Ice is melting so fast in the Arctic that the North Pole will be in the open sea in 30 years, according to leading climatologists.

Ships will be able to sail over the top of the world and tourists will be able visit what was, until climate change, one of the planet's most inaccessible landscapes.

American researchers, assessing the impact of carbon emissions on world climate have calculated that late summer in the Arctic will be ice-free by 2040 or earlier, well within a lifetime.

Some ice would still be found on coastlines, notably Greenland and Ellesmere Island, but the rest of the Arctic Ocean, including the pole, would be open water.

The researchers, who were funded by NASA, said that the ice retreat is likely to remain fairly constant until 2024 when there will be a sudden speeding up of the process.

In 30 to 50 years, they concluded, summer sea ice will have vanished from almost the entire Arctic region.

Their forecast may, however, already be out of date and over-optimistic, said Professor Chris Rapley, head of the British Antarctic Survey.

He said a recent study by the Global Carbon Project suggested that emissions were rising more than twice as fast as in 2000, which was likely to speed up ice-loss even further.

"The study may be an underestimate of when the Arctic summer ice might be all gone," he said. "It could well be their assumptions are more optimistic than they might be."

He described the report as "worrying" but said it fitted into recent findings based on satellite observations of the speed at which ice was retreating.

Over the past 25 years Arctic ice has been reduced by 25 percent. Scientists have long realised that ice reflects heat and as the quantity reduces so, too, does the amount of heat that can be bounced away from the Earth. However, the study team from the National Centre for Atmospheric Research in Colorado, and two U.S. universities, identified warmer ocean currents as an additional factor to be considered.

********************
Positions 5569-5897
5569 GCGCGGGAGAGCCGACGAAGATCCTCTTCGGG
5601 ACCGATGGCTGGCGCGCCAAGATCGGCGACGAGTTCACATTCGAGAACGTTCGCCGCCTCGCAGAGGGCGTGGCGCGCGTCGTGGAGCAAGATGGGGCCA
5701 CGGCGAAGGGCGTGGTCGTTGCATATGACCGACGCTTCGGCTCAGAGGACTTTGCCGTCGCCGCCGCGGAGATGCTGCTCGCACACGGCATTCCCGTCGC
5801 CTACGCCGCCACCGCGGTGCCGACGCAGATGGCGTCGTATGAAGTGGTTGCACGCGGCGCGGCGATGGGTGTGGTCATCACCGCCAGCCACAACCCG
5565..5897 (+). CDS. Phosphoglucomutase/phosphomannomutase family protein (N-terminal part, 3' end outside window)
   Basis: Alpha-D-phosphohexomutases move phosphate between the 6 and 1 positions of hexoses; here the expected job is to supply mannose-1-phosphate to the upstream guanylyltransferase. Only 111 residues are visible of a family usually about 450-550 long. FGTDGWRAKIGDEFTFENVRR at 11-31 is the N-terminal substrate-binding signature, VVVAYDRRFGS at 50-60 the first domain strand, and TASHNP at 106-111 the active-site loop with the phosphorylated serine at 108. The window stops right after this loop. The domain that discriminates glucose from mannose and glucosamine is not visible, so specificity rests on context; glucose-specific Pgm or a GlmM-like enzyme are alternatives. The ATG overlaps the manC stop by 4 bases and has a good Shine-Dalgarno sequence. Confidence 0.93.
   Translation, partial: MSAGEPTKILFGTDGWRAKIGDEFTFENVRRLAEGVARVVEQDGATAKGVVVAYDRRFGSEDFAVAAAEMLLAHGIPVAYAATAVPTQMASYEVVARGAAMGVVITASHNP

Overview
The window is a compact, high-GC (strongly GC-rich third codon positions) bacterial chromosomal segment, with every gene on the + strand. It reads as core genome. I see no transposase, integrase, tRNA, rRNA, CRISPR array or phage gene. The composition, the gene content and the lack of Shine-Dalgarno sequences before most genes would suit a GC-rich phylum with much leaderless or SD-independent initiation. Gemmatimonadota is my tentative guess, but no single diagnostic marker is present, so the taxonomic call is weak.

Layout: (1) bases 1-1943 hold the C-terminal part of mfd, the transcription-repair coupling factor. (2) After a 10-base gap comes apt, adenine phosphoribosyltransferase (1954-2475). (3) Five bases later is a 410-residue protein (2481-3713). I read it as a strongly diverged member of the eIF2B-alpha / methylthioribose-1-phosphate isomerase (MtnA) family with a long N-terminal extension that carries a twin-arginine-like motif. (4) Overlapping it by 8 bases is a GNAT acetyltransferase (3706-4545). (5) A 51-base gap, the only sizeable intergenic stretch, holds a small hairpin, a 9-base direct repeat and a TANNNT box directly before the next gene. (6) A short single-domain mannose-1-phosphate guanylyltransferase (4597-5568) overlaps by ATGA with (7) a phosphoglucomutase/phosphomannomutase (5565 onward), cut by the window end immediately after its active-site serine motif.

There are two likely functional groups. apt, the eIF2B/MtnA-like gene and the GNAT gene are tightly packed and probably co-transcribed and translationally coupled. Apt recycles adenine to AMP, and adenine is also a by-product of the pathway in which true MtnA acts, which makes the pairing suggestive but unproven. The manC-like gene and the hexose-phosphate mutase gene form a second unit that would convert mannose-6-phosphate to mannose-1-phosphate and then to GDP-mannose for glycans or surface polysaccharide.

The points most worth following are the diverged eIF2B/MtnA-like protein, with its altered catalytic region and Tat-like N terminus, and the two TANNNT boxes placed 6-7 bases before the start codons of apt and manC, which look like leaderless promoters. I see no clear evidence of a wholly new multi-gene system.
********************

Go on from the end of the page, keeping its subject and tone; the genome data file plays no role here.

Disappearing ice is already causing problems for the polar bear. Other wildlife, including seals, are also likely to suffer. The U.S. study team modified one of the climate models used by the United Nations' Intergovernmental Panel on Climate Change to establish what will happen to the ice as carbon emissions rise.

"We have already witnessed major losses in sea ice, but our research suggests that the decrease over the next few decades could be far more dramatic," said Marika Holland who led the study.

"As the ice retreats, the ocean transports more heat to the Arctic and the open water absorbs more sunlight, further accelerating the rate of warming and leading to the loss of more ice."
Melting the sea ice will not lead to an increase in sea levels because it is solid water sitting in liquid water. However, if the ice and snow on Greenland melt sea levels are expected to rise by 23ft.

September ice levels are measured in the models because that is the time of year when it has had longest to melt. The scientists gave warning: "The rate and manner in which sea ice retreat affects the ability of ecosystems and societies to adapt to these changes."

Other climate models were tested to see if the disappearance was replicated and the scientists found rapid retreats in the majority of the simulations.

However, in a statement likely to be seized on by environmentalists, they said that a reduction in carbon dioxide emissions, widely accepted as the prime cause of global warming, would slow down the ice loss significantly: "Reductions in greenhouse gas emissions moderate the likelihood of these events."

Dr Jeff Ridley, a climate scientist at the Met Office's Hadley Centre, was cautious about the results of the study and pointed to previous research which has suggested it will be 65-75 years before the summer ice vanishes. "All our models and the other global models in the IPCC report indicate that the ice won't disappear until 2070-80," he said.

"I'm surprised by the findings but it's not way out of bounds."